The time of innovation in the East came to an end and eventually the Eastern world struggled and failed to catch up with the British and the Germans during the industrial revolution. Religious changes in the East and frozen social orders, and burgeoning democracy in the West may have had something to do with this. But who cares? Who cares? Eastern and Western peoples are a geographical accident whose origins we have not completely traced. If you draw meridians south from Britain through France you will strike Morocco and Afghanistan. Very different peoples to the Brits, but differentiated not by East and West orientation, but North and South. Furthermore, some Eastern nations do not resemble each other in any significant way. I have been to Malaysia and Singapore, where there are large numbers of Moslems (mainly Malays) and of Chinese (also Hindus and Sikhs and possibly some Indian Moslems). They are different in the extreme, linguistically, in religious belief in the main and in appearance and some of them hate each other as do factions in the West…’ Ah, but they are more spiritual’ my friend protested. Try telling that to someone who suffered in a Japanese prison camp, I protested in turn. Some forgave and even studied Japanese art in an effort to understand. Others were physically sick when they heard the Japanese language or accent. Before she could interrupt I told her of the occasional old square head in Japan who taunted my Chinese girlfriend as soon as they heard her accent. ‘Ah, remember Singapore…’
Here is where she and my Kiwi friend are united in madness: Give it a name and it becomes spiritual and is redeemed.
‘Ah, but you don’t understand Bushido’…I understand it all too well, having read the ironically titled Knights Of Bushido when she was a baby or perhaps not yet born. One man I knew who had been in Japanese prison camp said there was nothing to be said for them. They would catch a pig and pour boiling water into its ear and roll about laughing. Sadistic is the word. Spiritual also starts with S, but forget it.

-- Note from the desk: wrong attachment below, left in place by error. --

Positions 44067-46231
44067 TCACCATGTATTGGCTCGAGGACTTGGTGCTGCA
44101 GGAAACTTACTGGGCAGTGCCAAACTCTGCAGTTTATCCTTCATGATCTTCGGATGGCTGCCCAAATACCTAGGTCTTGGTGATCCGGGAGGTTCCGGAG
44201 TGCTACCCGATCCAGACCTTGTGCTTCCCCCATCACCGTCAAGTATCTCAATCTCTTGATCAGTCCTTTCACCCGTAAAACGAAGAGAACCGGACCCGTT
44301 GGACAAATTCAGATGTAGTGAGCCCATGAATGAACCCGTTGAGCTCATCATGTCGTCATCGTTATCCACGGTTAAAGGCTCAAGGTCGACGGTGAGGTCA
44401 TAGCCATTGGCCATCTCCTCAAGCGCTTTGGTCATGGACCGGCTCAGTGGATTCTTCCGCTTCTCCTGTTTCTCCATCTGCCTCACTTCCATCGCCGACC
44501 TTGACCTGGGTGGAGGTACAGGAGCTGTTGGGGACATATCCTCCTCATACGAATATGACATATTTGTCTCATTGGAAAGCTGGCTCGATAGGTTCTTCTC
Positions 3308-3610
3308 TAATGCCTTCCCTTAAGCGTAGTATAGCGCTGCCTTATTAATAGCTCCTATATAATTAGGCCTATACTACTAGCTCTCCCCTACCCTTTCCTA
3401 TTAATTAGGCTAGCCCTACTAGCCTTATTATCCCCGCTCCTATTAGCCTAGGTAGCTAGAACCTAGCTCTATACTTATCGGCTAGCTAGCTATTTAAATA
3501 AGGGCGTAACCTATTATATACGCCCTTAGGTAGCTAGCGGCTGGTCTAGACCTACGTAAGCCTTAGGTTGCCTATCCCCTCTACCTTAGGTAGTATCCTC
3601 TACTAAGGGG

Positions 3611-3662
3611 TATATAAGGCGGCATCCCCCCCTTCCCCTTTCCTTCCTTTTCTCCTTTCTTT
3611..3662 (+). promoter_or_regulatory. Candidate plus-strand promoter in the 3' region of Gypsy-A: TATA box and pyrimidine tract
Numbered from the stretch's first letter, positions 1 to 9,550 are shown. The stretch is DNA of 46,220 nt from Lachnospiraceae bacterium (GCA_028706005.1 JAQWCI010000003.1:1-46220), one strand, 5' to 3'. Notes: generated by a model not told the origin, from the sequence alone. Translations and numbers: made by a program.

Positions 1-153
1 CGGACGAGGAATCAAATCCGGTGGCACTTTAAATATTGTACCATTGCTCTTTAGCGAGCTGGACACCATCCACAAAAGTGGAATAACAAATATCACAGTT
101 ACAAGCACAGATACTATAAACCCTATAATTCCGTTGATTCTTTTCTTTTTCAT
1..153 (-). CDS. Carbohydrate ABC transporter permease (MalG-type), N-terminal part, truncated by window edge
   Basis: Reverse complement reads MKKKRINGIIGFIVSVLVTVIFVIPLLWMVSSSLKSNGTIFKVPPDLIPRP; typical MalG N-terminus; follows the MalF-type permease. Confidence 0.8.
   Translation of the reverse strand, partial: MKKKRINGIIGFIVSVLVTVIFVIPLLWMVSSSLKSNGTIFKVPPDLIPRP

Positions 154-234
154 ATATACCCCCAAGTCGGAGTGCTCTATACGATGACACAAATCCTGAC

The Australians have of course come in for a good deal of bashing during my conversations with this pair (who would never read this, I must assure you), and there was routine racism about when I was a boy, but we did give the pilot of one of the midget subs who entered Sydney Harbour a burial with full military honours when he was finally found. They brought out his mother, who was visibly moved. And so was I.
I enjoyed Japan a great deal when I lived there, but Bushido had gone. In fact those old men would be dead now. Buddhism was predominant, with Shinto still lingering, in fox shrines and other memorials really within Buddhist temple grounds.
Some moron is now trying to revive Bushido.
When all nations fled from each other toward mighty Maroubra – sometimes translated as Place Of Wind, sometimes Beautiful Place – and some suffered the humiliation of calling desperately and being rescued from a rip by some uncouth local lifesaver even though they were champion of Bucharest or somewhere (in a swimming pool of course), I felt that this must be the most wondrous place on earth. They came here from all corners, even to the flat next door where an Austrian Jewish family arrived and became our friends. But no, it was just that we were less ghastly than other places during World War II. It was childhood that was wondrous, where there was nothing and no one without interest. Not even the ordinary Australians, including the Aborigines who lived there and went to school, and including my friend Jackie Mills who lived with his Aboriginal family in a shack made of galvanised iron and kerosene tins over the great sand hill that has now gone. There were even French people at Maroubra and I befriended them, though they laughed at the way I had pasted my stamp collection into an album. There were too many types to grade and judge them all. Nevertheless I am ashamed to say that not everyone was as free from racial judgement as I was.
Why was I free?
Because of my mother. She made sandwiches for both of us when Jackie came to our place. By then we had moved from the flats to a rented house down near the beach. She had befriended the Austrians next door and the Catholics above, and she told me to smile and say hello and not to stare at the Greek matriarch, the nuns or the Orthodox Jews who passed along French Street, predominantly or entirely in black on days of brilliant sunshine or grey rainy weather.
One day an old European man sat beside me on a wooden bench along the promenade and gestured toward the wintry sea and the ranked white waves advancing and said, ‘This is wonderful. We never saw waves like these and people walking on them on boards.’
Duke Kahanamoku had taught us to ride on surf boards, at Manly I think. He came here to teach us. And possibly to sell beach shirts which he designed. To me it seemed they all came here eventually. Like Captain Cook, they had to see what was here.
And of course they found people with an accent horribilis. Which, if the truth be known I’ve never learned to like much myself.